Newly Emerged Damselfly – ID unknown!

Damselflies lay their eggs in the water. The eggs hatch within a few days and the larvae grow quickly. The larva (about 2cm long) live in water and can molt up to 15 times during its growth. When the larva is fully developed, it moves to exposed rocks or plants where it prepares for the final stage of molting. The emergence may take about one hour. The picture below shows a newly emerged damselfly (ID unknown) from the last molting. It was taken at the same place when I photographed my previous 2 species of damselflies. Its body was soft and the body colour was not normal yet. It was weak and could not fly properly. It usually takes a day or two for its skin and wings to harden.

(Bukit Timah Cycling Trail – 30 May 2009)
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Damselfly (17) – Teinobasis Ruficollis

Family : Coenagrionidae
Common name : Red-tailed Sprite
Status : Rare
Location : Bukit Timah Bicycle Trail, Venus Drive

This rare forest species was spotted on the same day as the Slender Midget (see previous post) around the same area. As I was focusing on the Slender Midget, I managed only a record shot of it. I went back to the same place again 4 days later hoping to get some improvement shots. My wish came true!  It was spotted it again a few months later but this time at Venus Drive.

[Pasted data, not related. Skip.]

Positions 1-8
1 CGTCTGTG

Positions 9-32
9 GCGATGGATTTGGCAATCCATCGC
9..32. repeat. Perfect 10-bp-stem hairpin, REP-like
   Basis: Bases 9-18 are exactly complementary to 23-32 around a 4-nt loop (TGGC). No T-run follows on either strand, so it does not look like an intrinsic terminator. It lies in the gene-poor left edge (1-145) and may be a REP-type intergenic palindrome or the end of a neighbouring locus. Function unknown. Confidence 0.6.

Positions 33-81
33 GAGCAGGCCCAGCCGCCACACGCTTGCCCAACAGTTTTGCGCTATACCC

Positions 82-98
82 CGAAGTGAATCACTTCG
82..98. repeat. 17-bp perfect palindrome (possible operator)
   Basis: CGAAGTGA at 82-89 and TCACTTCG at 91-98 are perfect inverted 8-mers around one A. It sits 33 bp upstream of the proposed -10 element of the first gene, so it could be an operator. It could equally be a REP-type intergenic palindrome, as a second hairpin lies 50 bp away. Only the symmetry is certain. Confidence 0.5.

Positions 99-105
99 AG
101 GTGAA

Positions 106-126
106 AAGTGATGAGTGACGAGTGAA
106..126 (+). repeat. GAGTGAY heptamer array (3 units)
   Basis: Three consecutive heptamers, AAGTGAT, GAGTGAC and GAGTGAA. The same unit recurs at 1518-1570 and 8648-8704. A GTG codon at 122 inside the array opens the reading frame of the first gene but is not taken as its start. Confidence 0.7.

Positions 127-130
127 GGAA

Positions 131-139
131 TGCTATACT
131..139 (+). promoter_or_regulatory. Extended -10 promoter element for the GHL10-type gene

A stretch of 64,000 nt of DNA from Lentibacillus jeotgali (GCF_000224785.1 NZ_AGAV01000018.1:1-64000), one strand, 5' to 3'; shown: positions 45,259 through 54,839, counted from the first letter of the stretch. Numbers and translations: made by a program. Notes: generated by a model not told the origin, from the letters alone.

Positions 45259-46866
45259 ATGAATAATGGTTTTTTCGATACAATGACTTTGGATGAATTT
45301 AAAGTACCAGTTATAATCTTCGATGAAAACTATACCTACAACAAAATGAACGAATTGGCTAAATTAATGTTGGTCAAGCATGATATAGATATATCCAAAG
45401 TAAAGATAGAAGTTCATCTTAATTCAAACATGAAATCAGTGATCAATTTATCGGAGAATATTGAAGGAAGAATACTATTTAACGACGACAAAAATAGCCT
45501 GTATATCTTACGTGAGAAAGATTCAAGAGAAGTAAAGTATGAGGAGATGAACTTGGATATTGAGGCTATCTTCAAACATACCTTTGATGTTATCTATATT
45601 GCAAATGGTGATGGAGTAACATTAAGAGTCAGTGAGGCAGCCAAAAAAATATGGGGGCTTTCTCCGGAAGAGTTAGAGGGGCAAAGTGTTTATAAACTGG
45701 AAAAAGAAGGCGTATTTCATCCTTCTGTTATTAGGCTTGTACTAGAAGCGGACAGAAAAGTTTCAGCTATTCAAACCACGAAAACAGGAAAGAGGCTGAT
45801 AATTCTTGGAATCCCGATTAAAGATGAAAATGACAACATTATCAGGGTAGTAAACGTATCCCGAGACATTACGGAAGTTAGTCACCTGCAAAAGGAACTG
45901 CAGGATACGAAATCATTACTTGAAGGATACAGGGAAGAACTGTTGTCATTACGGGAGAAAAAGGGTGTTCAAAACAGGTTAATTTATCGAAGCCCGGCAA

(Bukit Timah Cycling Trail – 4 Jun 2009)

(Bukit Timah Cycling Trail – 4 Jun 2009)

Damselfly (16) – Amphicnemis gracilis

Family : Coenagrionidae
Common name : Will-o-wisp
Status : Uncommon
Location : Bukit Timah Bicycle Trail, Upper Peirce, Upper Seletar Reservior

This is a swamp forest species and a new record for Singapore in 1997. It has very slim but long tail.

(Very Young Female, Orange Form – Bukit Timah Bicycle Trail, 30 May 09)
The above image should be a very young female with strong orange thorax, yellow eyes & wings. When it gets a little older, it would change into bright red colours (see below). Eye colours would change too.

(Inmature Female, Red Form – Upper Pierce, 14 Nov 09)

When it is fully matured, it would change again into green-olive colour (see below). The males are less attractive with a dark metallic green thorax and it is less common than the female. I have yet to see one (see picture here).

(Matured Female, Olive-Green Form – Bukit Timah Bicycle Trail)

(Matured female closed up)

(Very young female, close-up)